Acyclic vitamin A Prevents HCC Recurrence

Researchers have found acyclic vitamin A can prevent the recurrence of hepatocellular carcinoma (HCC).

Acyclic retinoids, an artificial compound derived from vitamin A, have been found to prevent the recurrence of the most common liver cancer, hepatocellular carcinoma (HCC). Now, in a study published in the Proceedings of the National Academy of Sciences, scientists have discovered that the compound targets a class of cancer stem cells that prevent them from producing new tumors.

HCC is a highly deadly cancer that causes about 600,000 deaths worldwide each year, making it the second most fatal cancer after NSCLC. One of the reasons for high mortality is its high recurrence rate – surgery and other treatments are initially effective, but cancer often recurs. Therefore, the researchers looked for ways to prevent relapse, and recently found that acyclic vitamin A drugs can effectively prevent the recurrence of tumors. However, scientists are not sure why it works.

In search of clues, a team led by Soichi Kojima of the RIKEN Comprehensive Medical Center studied the transcriptome of cells exposed to an acyclic retinoid and found that they had a low MYCN expression compared to untreated control cells. It is usually expressed in tumors and associated with poor prognosis. Further experiments involving deliberate suppression of gene expression in cancer cells show that a decrease in MYCN expression leads to slower cell cycle progression, proliferation and colony formation, and results in greater cell death, implying an acyclic type on MYCN Visual pigment slows the development of cancer.

The team then focused on the role of “cancer stem cells” – these special cells survived the impact of chemotherapy or other treatments and then differentiated into new cancer cells, which led to recurrence. They found that high expression of MYCN is associated with the expression of many markers associated with cancer stem cells.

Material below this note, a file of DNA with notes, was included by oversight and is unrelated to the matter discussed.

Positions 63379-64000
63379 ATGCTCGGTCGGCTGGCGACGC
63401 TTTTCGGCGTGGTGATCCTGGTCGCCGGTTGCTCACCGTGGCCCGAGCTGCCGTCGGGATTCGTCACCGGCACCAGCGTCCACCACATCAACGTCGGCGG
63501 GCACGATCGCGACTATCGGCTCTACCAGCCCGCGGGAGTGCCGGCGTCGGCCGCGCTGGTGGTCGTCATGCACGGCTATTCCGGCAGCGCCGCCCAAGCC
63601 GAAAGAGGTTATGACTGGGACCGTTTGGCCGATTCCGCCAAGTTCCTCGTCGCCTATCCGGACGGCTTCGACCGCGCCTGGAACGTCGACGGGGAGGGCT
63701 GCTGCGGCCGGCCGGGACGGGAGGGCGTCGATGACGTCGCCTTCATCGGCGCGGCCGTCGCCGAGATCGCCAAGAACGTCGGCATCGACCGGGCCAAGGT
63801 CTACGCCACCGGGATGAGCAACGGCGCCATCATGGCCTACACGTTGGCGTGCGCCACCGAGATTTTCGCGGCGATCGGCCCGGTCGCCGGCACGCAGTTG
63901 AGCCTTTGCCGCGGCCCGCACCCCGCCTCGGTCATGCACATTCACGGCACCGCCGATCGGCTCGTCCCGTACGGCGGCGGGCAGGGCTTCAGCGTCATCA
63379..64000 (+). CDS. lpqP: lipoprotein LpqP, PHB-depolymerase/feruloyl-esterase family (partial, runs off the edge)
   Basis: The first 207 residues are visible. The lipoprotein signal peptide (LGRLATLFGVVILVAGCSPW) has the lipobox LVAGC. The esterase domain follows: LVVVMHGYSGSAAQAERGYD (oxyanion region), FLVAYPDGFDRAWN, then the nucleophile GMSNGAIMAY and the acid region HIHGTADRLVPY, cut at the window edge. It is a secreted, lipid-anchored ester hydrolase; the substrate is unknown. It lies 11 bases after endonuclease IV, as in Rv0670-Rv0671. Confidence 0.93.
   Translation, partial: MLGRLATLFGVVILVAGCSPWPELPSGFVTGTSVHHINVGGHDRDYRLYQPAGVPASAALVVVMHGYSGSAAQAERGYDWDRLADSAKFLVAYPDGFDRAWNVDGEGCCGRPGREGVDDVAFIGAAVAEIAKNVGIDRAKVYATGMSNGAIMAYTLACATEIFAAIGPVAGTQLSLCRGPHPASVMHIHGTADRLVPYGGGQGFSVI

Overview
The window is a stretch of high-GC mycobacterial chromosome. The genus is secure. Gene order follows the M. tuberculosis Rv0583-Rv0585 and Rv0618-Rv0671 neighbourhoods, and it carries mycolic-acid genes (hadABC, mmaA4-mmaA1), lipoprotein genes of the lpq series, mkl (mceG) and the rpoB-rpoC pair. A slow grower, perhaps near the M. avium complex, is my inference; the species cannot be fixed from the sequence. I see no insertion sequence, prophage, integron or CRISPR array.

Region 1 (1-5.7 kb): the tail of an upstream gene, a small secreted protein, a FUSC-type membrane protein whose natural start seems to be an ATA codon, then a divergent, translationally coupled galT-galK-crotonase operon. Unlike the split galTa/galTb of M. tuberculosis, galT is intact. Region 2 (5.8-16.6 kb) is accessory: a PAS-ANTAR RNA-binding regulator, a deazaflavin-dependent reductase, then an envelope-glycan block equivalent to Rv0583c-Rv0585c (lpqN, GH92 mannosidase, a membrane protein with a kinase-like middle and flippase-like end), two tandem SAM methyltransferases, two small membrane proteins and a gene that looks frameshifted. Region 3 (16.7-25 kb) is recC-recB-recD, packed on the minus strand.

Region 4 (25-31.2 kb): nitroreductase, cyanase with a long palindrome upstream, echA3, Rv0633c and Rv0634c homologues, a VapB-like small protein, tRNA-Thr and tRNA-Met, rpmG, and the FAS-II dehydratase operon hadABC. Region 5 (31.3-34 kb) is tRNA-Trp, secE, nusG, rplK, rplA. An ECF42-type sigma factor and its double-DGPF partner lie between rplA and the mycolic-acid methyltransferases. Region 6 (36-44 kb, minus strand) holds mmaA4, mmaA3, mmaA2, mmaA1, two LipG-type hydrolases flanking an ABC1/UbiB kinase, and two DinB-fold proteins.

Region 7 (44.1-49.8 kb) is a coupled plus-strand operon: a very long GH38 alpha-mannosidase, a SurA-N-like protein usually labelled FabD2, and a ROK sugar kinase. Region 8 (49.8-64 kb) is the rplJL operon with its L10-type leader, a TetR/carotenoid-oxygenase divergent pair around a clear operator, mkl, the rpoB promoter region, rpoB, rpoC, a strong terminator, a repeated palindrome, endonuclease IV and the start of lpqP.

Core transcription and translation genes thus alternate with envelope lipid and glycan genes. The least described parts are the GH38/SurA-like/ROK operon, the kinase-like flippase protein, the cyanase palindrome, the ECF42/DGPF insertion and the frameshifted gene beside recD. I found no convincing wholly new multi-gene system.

“The most interesting part of our discovery,” Kojima said, “is that when we looked at different subpopulations of heterogeneous cancer cells, we discovered a group of specific EpCAM-positive cancer stem cells, with elevated MYCN. The key to the retinol effect lies in its ability to target these liver cancer stem cells. “

In fact, experiments revealed that EpCAM-positive cells were selectively depleted in a dose-dependent manner when exposed to acyclic retinoids. To test whether this is clinically significant, they performed a liver biopsy on patients who had been treated with acyclic retinoids after liver cancer surgery and found that the expression level of MYCN was decreased at high doses of 600 mg/d but not 300 mg/d. , suggesting that MYCN expression in an acyclic retinoid response may be an important part of the observed recurrence differences in the trial.

Finally, they looked at the data in the Cancer Genome Profile and found that elevated MYCN expression was associated with significantly worse prognosis.

According to Kojima, “Amazingly, acyclic retinoids are specifically targeted against certain types of cancer stem cells, which provides us with important tips to reduce cancer recurrence and truly cure patients. We are waiting for clinical data outcome.

Currently, South Korea, Taiwan and Singapore are conducting Phase 3 clinical trials of non-cyclic retinoids (also known as Peretinoin) to test the drug’s ability to prevent recurrence of HCC.

* The Content is not intended to be a substitute for professional medical advice, diagnosis, or treatment. Always seek the advice of your physician or other qualified health provider with any questions you may have regarding a medical condition.